El Barto

👍
Joined
20 Nov 2016
Messages
1,107
Reaction score
47
Location
North Hampshire
custard":5w1q0edx said:
Mastering windsor chair making is a terrific achievement and you should be delighted with what you've accomplished.

=D>

It sounds like James Mursell has got it well worked out, giving you the core skills that you'd find difficult to experience at first hand anywhere else, but leaving you to figure out some of the other aspects, like spindle turning, that are well covered elsewhere.

In terms of bang for your buck you'd be hard pressed to beat windsor chair making, it's a very concise skill that you can learn quickly. But it still allows you to produce the "instant heirlooms" that will amaze friends and family! You don't need a great deal of tools, and even a not quite perfect early attempt will still be a real piece of furniture. The major hurdle for many aspiring makers will be sourcing the appropriate timber. Freshly felled, or even air dried billets of Ash and Yew for steam bending aren't the sort of thing you'll find at your local building supplies orientated timber yard.

Thanks Custard! Yes he does have the course worked out very well. Like I said, we had a very nervous complete beginner in our group who I think had only used a screwdriver a few times before. So it was great to see her leave with a chair she'd made to surprise her family with. Amazing.

And yeah I agree that Windsor chair making is an excellent way to get into furniture making or woodworking in general. It really fills you with confidence to leave with an impressive piece of furniture after only a few days. James briefly covered wood selection but I think that's probably something that'll come with more experience down the line.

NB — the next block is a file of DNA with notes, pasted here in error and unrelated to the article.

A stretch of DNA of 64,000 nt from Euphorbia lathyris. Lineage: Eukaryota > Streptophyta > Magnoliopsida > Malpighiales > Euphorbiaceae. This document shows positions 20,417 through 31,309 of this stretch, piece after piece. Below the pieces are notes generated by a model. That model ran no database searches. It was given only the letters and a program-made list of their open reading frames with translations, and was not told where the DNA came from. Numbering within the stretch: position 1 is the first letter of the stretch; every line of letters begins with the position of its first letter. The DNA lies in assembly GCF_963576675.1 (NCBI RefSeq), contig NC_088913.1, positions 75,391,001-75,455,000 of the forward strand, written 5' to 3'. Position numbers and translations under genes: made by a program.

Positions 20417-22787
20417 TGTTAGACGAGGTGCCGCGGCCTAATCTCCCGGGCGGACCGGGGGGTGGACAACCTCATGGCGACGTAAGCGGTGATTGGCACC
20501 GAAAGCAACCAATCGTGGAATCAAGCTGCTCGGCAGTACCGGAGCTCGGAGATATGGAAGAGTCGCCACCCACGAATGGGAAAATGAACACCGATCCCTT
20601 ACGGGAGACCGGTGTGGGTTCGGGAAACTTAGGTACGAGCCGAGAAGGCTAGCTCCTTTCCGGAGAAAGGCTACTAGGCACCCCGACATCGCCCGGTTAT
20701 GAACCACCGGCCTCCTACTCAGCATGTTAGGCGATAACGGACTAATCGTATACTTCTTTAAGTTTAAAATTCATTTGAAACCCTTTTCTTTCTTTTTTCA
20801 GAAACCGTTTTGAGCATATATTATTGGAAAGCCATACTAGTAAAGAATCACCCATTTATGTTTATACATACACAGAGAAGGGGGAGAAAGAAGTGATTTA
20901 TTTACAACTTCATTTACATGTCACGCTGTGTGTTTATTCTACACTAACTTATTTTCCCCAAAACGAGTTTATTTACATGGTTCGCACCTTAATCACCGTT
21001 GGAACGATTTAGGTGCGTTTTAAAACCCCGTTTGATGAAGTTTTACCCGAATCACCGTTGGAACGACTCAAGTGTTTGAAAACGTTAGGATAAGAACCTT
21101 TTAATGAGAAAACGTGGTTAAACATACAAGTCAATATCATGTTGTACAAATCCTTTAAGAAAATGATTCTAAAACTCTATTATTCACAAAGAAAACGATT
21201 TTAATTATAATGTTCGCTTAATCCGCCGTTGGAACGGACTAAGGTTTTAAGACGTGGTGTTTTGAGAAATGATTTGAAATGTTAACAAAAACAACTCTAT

AndyT

Established Member
Joined
24 Jul 2007
Messages
12,028
Reaction score
515
Location
Bristol
Newbie_Neil":krc2rxc9 said:
Thank you for taking the time to do a wip, with a comprehensive write-up.

BTW, your chair looks wonderful.

Neil

Neil, would there be room in your compilation list of training courses to add James Mursell as a provider and link to El Barto's useful review?
(And Waka's review too? - a-week-in-the-windsor-workshop-parts-1-3-t84878.html )
 

ro

Established Member
Joined
18 Aug 2010
Messages
124
Reaction score
0
Location
New Forest
The more I look at your chair, the more I like it, especially the legs and that dramatic arm. Was the design yours or was it specified by James?

Oh, and did you have a go with the arbortech?
 

El Barto

👍
Joined
20 Nov 2016
Messages
1,107
Reaction score
47
Location
North Hampshire
ro":gqjsnl30 said:
The more I look at your chair, the more I like it, especially the legs and that dramatic arm. Was the design yours or was it specified by James?

Oh, and did you have a go with the arbortech?

Glad you like it. The design is by James, I linked to the original design above but decided to go for all spindles.

And the travisher was brilliant! It made quick work of shaping the seat. I took one home with me.
 

xy mosian

Established Member
Joined
21 Feb 2009
Messages
2,914
Reaction score
44
Location
West Yorkshire
El Barto":18aote85 said: